Changing China

Giant on the move

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View from the Bird’s Nest

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The Bird’s Nest

We’ve given our blog a new name to go with its fresh focus on the Games, now that the bulk of our team of reporters, photographers and TV crews have assembled in Beijing.

Our reporters are blogging regularly with news and views from the greatest show on earth and we’ll be showcasing the pick of reports from Reuters and around the web.

We’re hoping for plenty of input from you, too. Comments are open on all posts so please give us your views on anything and everything Games related, whether you’re here in Beijing or following the Olympics on TV or the web.

If you are in China, we’d be particularly interested in your first-hand experiences. How are you coping with the humidity? Is the smog getting to you? And how are you enjoying the Games? 

Assailants kill 16 police in western China ahead of Games

Assailants armed with grenades and knives killed 16 police in a restive western region of China on Monday, state media said on Monday, just four days before the start of the Olympics..

The attackers drove up and tossed explosives at a border barracks in the remote Xinjiang region near the Old Silk Road city of Kashgar, news agency Xinhua reported.

The Beijing Olympics in Lego

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Bird’s nest in Lego

I know this has been out for a while, but with just a few days to go to the start of the Games I couldn’t resist a link to this exhibition of the 2008 Olympics in Lego.

The Bird’s Nest looks fantastic… Must have taken Olympic levels of patience and dedication. Hats off.

The race is on — Bolt confirms he’ll run 100 metres

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Powell beats Bolt in Stockholm

The big race is on for Beijing, after Usain Bolt’s coach confirmed to Reuters that the Jamaican 100 metres world record holder would run both the 100 and 200 metres at the Beijing Olympics.

As my colleague Gene Cherry reports, neither the coach, Glen Mills, nor Bolt had previously confirmed the Jamaican would run the 100.

Basketball gold would cap Spain’s superb sporting year

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Nadal on his way to number oneSpanish sport is living a golden age, a magical year or a unique two months, depending on how long a view you’re taking. But will it continue on into Beijing?

Rafael Nadal’s victory over Nicolas Lapentti in Cincinnati means the 22-year-old is now certain to depose Roger Federer as world number one in tennis by August 18 at the latest.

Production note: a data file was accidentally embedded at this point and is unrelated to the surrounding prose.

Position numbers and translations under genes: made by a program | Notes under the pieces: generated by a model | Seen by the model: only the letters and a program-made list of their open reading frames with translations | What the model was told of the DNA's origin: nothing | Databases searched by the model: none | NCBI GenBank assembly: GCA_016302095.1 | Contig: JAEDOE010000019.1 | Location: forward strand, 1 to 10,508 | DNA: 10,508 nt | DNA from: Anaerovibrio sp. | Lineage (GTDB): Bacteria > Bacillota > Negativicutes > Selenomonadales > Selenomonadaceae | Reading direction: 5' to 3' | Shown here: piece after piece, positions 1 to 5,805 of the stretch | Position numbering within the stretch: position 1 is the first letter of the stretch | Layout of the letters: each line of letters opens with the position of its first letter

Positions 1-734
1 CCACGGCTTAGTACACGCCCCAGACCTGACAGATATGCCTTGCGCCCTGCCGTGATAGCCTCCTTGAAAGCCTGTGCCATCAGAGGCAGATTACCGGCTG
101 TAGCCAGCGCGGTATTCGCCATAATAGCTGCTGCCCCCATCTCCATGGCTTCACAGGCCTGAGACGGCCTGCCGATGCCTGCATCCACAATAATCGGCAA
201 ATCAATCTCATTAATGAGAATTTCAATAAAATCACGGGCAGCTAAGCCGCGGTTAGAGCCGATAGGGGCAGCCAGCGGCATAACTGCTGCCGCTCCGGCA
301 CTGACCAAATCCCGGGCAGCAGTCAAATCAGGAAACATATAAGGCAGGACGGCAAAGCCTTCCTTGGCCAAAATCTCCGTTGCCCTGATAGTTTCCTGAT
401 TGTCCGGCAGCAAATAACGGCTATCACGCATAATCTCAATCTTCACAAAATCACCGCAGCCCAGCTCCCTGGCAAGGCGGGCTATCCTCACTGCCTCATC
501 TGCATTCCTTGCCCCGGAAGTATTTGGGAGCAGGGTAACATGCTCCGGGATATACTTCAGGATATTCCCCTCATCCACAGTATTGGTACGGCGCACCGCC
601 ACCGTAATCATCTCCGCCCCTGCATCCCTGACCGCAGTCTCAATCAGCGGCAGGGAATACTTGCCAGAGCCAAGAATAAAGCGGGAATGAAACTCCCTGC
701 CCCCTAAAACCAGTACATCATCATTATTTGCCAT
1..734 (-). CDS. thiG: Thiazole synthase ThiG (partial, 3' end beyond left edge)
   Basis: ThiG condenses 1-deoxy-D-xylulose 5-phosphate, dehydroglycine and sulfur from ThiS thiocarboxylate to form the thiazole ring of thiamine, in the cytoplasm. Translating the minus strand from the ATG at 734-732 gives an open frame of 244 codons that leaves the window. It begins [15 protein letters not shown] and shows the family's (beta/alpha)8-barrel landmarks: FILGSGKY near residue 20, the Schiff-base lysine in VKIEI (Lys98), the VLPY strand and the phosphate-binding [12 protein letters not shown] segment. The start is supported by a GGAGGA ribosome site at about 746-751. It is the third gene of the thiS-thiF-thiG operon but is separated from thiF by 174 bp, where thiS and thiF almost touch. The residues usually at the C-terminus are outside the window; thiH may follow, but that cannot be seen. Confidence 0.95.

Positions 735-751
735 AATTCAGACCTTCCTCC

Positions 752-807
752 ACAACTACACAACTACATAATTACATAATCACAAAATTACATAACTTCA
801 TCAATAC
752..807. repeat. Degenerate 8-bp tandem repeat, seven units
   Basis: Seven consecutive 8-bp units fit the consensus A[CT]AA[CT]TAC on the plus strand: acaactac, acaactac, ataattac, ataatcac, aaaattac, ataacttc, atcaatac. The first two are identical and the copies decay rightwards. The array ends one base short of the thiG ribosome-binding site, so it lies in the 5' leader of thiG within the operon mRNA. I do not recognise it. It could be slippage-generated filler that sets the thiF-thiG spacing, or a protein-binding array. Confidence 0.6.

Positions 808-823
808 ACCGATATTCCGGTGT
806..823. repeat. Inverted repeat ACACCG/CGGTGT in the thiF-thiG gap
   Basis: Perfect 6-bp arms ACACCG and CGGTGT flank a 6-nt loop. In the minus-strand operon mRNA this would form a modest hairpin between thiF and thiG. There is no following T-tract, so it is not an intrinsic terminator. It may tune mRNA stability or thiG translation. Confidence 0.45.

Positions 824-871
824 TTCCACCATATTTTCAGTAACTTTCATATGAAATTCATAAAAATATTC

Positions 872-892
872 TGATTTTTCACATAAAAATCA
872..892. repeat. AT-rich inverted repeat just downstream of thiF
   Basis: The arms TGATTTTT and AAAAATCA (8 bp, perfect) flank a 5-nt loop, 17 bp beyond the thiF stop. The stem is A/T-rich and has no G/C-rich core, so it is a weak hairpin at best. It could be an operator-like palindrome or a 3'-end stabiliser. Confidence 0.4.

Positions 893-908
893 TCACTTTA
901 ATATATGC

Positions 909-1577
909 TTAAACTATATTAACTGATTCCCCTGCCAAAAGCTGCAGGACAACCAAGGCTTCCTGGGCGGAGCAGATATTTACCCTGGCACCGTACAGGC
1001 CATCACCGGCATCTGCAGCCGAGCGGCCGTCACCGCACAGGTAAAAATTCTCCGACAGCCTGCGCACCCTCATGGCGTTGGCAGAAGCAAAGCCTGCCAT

Haze clears but doping cloud darkens

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Baldini in a file photoI flew into Beijing today and was pretty surprised to find clear blue skies. Smog? What smog?

Maybe it will last, maybe not, but it’s clear that the issue of drugs in sport is not going away. Italian fencer Andrea Baldini became the latest athlete to fail a doping test in the run-up to the Games, as it was revealed on Friday that the gold medal hopeful had tested positive for the diuretic furosemide in Kiev last month.

Aren’t we missing the point about web censorship? (Updated)

The media gathered in advance of the Beijing Games generated a lot of heat over the lack of access to certain internet sites and there was understandable satisfaction as some of the restrictions were lifted on Friday.

Sites that were blocked, like those of Amnesty International and the BBC’s Chinese language pages, are now accessible, although others remain unavailable.

Isinbayeva gold: the safest bet at the Games?

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Isinbayeva celebrates another world recordThe great thing about sport is that the next great upset is never far away.

Some gold medals at the Games look a lot easier to predict than others, though, and if I had to put my pay cheque on one athlete to win in Beijing I would go for Yelena Isinbayeva, the remarkable Russian pole vaulter who can’t stop breaking records.

Isinbayeva cleared 5.04 metres in Monaco on Tuesday to record her 13th outdoor world record and 23rd overall.

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